The late Michael Rogin, a political theorist who taught at the University of California, Berkley, spent his career finding creative approaches to critiquing the intersections of culture and power. His work "foregrounds the patterns of racialized nationalism and spectacle that Trump inherits and revises in resonant and dangerous ways," according to his former students Alyson Cole and George Shulman. They co-wrote an essay for the Spring 2018 issue of the journal Theory & Event examining this perspective. Cole, a Professor of Political Science, Women & Gender Studies, and American Studies at Queens College and the Graduate Center, City University of New York, and Shulman, who teaches political theory and American Studies at the Gallatin School of New York University, joined us for a Q&A about their essay.
How did you two come together to work on this essay?
We are both former students of Michael Rogin, though from different generations. That shared intellectual parentage (we are also students of Hanna Pitkin) created an important foundation for our relationship. Indeed, we met for the first time shortly after Mike's sudden and unexpected death, and that too contributed to our connection.
Rogin was an immensely original theorist and a generous teacher who profoundly influenced us both, as well as generations of students, regarding what the role of political theory can be, what sort of texts are legitimate objects of analysis, and what methods might be used and combined. That legacy combined with our sense of profound indebtedness to the man and his work led us to agree to assemble a book, Derangement and Liberalism: The Political Theory of Michael Paul Rogin, collecting some of his pivotal texts for inclusion the "Innovators in Political Theory" series. While working on that project we had to revisit all of Rogin's work, not just those texts each of us regularly include in our respective syllabi, but all of his other writing, including some remarkably sharp book reviews and op-eds. During that process we came to realize how Rogin’s distinctive approach and insights about American politics -- about race, gender and sexuality, about the presidency and spectacle -- all were missing from current conversations, and that absence was enfeebling our ability to comprehend and critique the United States under Trump. So, while the book lingers in the production cue, we decided to intervene sooner and specifically with respect to our current political moment. We aimed to remind those thinking about these issues about Rogin's legacy and then to consider how with Rogin’s scholarship in mind we might begin framing different questions and thus different responses to Trumpism.
In your introduction, you mention that the essay will "complicate current debates." How important is it to muddy the waters like this in order to stimulate new lines of scholarship?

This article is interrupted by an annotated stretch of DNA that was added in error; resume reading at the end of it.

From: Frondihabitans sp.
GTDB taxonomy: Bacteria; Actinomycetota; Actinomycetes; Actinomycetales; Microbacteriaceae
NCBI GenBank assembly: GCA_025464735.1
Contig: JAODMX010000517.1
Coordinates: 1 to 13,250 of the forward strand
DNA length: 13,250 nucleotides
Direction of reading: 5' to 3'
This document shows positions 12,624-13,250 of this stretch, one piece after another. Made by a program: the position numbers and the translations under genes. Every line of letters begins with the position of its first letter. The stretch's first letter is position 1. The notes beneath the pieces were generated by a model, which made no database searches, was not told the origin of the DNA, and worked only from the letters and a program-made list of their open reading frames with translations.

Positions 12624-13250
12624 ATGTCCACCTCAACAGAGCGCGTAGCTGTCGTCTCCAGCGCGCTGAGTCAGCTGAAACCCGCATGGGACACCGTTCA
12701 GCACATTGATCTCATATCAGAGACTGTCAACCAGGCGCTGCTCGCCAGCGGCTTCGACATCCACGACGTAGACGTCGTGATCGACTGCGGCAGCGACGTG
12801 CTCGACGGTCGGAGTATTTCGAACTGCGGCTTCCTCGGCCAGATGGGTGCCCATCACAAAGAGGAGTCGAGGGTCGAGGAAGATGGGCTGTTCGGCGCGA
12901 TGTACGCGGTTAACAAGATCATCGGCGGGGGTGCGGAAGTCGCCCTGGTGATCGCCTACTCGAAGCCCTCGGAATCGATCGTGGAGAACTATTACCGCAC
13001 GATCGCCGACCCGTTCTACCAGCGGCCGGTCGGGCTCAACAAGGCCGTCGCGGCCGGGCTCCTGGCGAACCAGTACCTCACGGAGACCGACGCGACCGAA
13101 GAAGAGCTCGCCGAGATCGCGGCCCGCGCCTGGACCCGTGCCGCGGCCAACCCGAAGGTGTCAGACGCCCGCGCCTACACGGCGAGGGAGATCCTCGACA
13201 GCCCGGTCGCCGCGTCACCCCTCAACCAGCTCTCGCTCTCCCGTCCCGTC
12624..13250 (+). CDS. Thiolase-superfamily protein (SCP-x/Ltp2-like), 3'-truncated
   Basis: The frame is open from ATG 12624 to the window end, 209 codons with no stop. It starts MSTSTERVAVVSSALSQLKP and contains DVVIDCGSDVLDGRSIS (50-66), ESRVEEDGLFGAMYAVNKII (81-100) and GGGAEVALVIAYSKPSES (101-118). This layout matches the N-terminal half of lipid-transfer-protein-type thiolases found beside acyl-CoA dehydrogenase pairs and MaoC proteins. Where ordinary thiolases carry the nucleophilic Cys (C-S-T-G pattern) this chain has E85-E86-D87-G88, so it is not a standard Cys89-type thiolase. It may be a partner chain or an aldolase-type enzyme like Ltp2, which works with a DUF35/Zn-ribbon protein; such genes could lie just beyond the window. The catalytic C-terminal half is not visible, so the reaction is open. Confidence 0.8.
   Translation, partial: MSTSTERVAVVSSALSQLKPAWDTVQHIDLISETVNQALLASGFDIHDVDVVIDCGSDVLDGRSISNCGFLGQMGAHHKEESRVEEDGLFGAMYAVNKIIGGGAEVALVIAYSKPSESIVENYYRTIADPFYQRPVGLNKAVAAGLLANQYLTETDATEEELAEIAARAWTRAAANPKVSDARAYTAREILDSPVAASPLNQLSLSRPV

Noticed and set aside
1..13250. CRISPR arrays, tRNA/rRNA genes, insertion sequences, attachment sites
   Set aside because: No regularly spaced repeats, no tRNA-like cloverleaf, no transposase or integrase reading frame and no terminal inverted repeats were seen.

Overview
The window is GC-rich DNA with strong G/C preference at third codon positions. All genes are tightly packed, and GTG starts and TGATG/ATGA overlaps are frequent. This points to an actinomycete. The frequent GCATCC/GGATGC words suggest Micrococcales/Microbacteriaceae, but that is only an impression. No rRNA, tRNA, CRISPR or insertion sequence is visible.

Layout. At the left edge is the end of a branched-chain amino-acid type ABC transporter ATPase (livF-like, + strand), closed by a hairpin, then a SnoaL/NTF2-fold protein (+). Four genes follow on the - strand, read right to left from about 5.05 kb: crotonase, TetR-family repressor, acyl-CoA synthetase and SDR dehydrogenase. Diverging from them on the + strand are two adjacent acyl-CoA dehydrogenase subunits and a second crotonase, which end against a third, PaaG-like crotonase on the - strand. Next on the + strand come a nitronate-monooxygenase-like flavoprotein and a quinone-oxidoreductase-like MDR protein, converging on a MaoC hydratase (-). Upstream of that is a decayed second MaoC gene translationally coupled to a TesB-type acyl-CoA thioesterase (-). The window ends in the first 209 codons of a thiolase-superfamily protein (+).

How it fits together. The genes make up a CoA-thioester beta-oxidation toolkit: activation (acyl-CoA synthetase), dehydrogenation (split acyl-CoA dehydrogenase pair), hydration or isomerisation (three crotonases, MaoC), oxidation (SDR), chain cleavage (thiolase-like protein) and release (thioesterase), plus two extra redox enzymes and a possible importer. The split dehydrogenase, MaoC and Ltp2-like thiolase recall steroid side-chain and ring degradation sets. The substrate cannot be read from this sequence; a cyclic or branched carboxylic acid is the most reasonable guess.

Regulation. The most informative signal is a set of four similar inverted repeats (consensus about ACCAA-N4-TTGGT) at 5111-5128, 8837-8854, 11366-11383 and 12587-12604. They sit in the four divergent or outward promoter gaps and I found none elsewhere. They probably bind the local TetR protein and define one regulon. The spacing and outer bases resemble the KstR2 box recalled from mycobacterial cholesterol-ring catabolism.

We think it matters greatly how political theorists and citizens more generally frame political phenomena and events, because how we understand something will govern how we respond to it. In the case of Donald Trump, how scholars and citizens conceive and respond is incredibly consequential. Our intervention was meant to address certain either/or interpretations that simplify the complexity of our current political moment in ways that have real political implications. For example, many of those who see Trump as a regular Republican conservative, do not see the ways in which he is also a threat to the republic, an element of what William Connolly calls an "aspirational fascism." They minimize a real and pressing danger, and seeing Trump as a "normal" Republican, or not, also shapes arguments about how the Democratic Party should counter-attack, in the 2018 midterm elections and beyond. More broadly, in the academic world there is an important argument about the role of racial animus and misogyny in Trump's appeal, and here, too, our explanation matters greatly in how we respond. Of course there is also a historical dimension: we were especially interested in trying to parse out the patterns of rhetoric and politics that Trump draws upon and remakes, while also identifying what is novel or distinctive (and exceptionally dangerous) about this political moment.
What is the value in introducing the work of someone who died more than 15 years ago, especially for younger scholars reading the essay?
15 years ago is very recent by political theory standards! After all, we are still reading Plato. Political theorists read "old" texts because the questions they ask remain crucial to thinking about political life - whether it be questions about human nature and coexistence, the formation of community and governance, the meaning of justice, the function of law, or the causes, uses, and dangers of violence. In the case of Rogin, though, we think his work has been neglected because it fell between so many disciplinary boundaries, whether history or social science, literary studies, political theory, critical race studies, feminist and psychoanalytic theory. We wanted to re-present his work so that people could rediscover its pertinence and value for their scholarship now.
What made Theory & Event the best venue for this article?
Theory & Event is a journal that has broad interdisciplinary reach, and its readership includes more recent generations of political theorists. Moreover, T&E was designed to include reflections on events, and theory that is politically engaged. Rogin's work exemplifies these worthy aspirations precisely, so it seemed the perfect home for our intervention.